It may be that when we eat a large meal in the morning our metabolism increases.  However, eating more calories in the evening may store the extra calories as fat.  This idea is suggested in an article “Mealtime Matters” – Arthritis Today – February, 2018. p.20.

Listening to your circadian keeps you healthy.  Just like a healthy river nourishes the land.

Back Story

20171203_135958Walking through the lobby of the Bellagio Hotel in Las Vegas is a wonderland this holiday season.  The botanical garden offers a stunning array of holiday designs to fill both your eyes and heart with imagination.  Playful childhood memories flow easily and swirl around the festive chamber evoking feelings of joy and happiness.

Passing through the garden I fine myself breathing easily and walking slowly – I am relaxed.  The visual scene that awaits me is unexpected.  Ceilings are not something that I normally view when walking into a room.  So, entering the registration lobby of the hotel offers an opportunity for a new visual view point.  Looking up my eyes, first glance at and then, intimately examine an unexpected visual buffet.  Viewing the ornate glass art work covering the ceiling immediately stimulates my brain – flowers and colors everywhere.

The obvious “draw” is the elaborate holiday display in the botanical garden of decorated trees and festive pixies celebrating the season which I have initially enjoyed.  What I didn’t expect is the additional kicker of viewing the invigorating aloft design – it has always been there, I didn’t really see it.  I have previously walked through the hotel lobby and viewed the design but this time I’m engulfed in the artwork.

Obviously, viewing the holiday display put me at ease.  When I’m in a relaxed state I’m open to new possibilities.  Situations that I previously encountered now offer new plausible ideas.  The back story is that I’m more effective when I interact in a flexible state of being.

Comfort with Life

20171005_123354This cartoon appears in a recent 2017 edition of Reader’s Digest.  Obviously, it offers a relaxed slat on life.  This  viewpoint is reinforced in a recent interview with Art Garfunkel (11/4/2017) when he states that he has reached a period in his life when he is “comfortable with life.”

Certainly, this is a broad term cultivated after weathering life’s many trials and challenges.  Often we wonder: “why am I enduring this horrible situation?” There seems no rhyme or reason for a negative or bad experience to enter our otherwise normal or calm life.  I am not a “bad” person.  I have not intentionally hurt someone.  Yet,  there it is – a great big challenge sitting smack dab in front of you.

So, you gather all of the positive coping strategies that you used in the past to overcome the challenge.  This approach works.  You know it works because it has worked in the past.  You develop a strategy, the strategy works and provides harmony in your life.  This is a path to feeling comfortable in your life.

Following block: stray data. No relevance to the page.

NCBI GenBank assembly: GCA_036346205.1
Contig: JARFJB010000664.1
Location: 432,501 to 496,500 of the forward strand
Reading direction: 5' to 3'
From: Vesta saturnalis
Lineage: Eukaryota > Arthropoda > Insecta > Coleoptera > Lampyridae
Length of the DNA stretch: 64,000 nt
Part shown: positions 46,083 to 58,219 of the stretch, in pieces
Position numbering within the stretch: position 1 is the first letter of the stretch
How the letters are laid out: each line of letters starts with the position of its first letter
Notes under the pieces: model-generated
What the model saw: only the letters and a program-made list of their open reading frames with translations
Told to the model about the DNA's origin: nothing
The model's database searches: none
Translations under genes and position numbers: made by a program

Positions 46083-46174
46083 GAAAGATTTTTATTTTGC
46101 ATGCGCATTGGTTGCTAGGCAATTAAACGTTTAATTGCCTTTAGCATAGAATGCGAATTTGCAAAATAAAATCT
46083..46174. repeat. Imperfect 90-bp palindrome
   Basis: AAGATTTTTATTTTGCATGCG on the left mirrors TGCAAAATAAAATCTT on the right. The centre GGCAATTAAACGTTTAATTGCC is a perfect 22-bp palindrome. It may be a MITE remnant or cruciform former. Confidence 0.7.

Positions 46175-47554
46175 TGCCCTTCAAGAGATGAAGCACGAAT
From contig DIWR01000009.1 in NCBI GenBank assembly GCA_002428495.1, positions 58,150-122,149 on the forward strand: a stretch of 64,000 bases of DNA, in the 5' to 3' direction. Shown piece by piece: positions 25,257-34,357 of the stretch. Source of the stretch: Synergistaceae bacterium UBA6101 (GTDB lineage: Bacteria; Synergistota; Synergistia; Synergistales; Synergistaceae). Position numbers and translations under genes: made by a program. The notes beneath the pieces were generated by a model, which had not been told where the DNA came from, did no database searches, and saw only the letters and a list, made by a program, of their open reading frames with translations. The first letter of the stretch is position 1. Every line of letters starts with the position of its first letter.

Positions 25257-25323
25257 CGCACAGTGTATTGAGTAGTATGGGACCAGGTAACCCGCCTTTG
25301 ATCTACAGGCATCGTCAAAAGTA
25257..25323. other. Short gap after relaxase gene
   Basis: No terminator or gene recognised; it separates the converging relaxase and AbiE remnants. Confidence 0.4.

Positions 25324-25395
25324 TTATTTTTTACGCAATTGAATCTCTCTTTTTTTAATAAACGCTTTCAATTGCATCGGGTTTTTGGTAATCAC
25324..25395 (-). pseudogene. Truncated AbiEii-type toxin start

As you work through issues in your life, instead of ignoring them, you realize that only by addressing barriers that challenge your comfort level will you develop a strategy.  This attitude becomes comfortable.  Being comfortable, feels comfortable. You like the feeling and want to repeat it.  You develop strategies to keep experiencing the feeling.

Before long you too are comfortable with life… Continue reading

Energy Boost

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Fatigue is not part of this flower.  It takes work, energy, timing, systemic nutrition, scheduled strategies, clean gardening devices and focused problem solving to bring this rose from its’ basic root system to a full, healthy, vibrant bloom.  Its’ blood red color and sturdy stems are supported by a responsive root system that draws nutrition from a fertile soil enriched with vital nutrients.

We are like the vibrant flower.  There are tools and strategies which we use to maintain and boost our energy level.  The first step is to identify our peak energy so that we can  understand when we fall behind or below our best.  This strategy requires a variety of sources: nutrition, sleep, relaxation, stimulation, education and socialization.  Using these sources to our advantage is key.

“Tweaking the dose” may be the answer.  This term sometimes refers to medication but is also relevant to the topic of energy.  Exercise in the right amount can release endorphins – hormones that make up feel good – and take our minds off of fatigue.  The May 2016 issue of Medicine & Science in Sports and Exercise, the Psychiatric University Clinics Basel and Iran published an article on this issue.  The results found that the group that did exercise three times a week had less depression and fatigue (University of Basel in Switzerland).  Jack Burks, MD, FAAN, chief medical consultant of the Multiple Sclerosis Association of America in Cherry Hill, NJ., (The Waiting Room – Neurology Now, Oct.-Nov. 2017) recommends, as well as other health professionals, that everyone check with their doctor before starting any exercise routine.

When we are not functioning at our peak, we may need to consider help to regain our best operating level.  A variety of medical professionals are a valuable tool.  Just as with the vibrant rose, sometimes outside help is needed.  Maybe we over-exercise or strain a muscle on a hiking trip or fall when riding our bike – it happens.  A professional can quickly get us back into peak performance.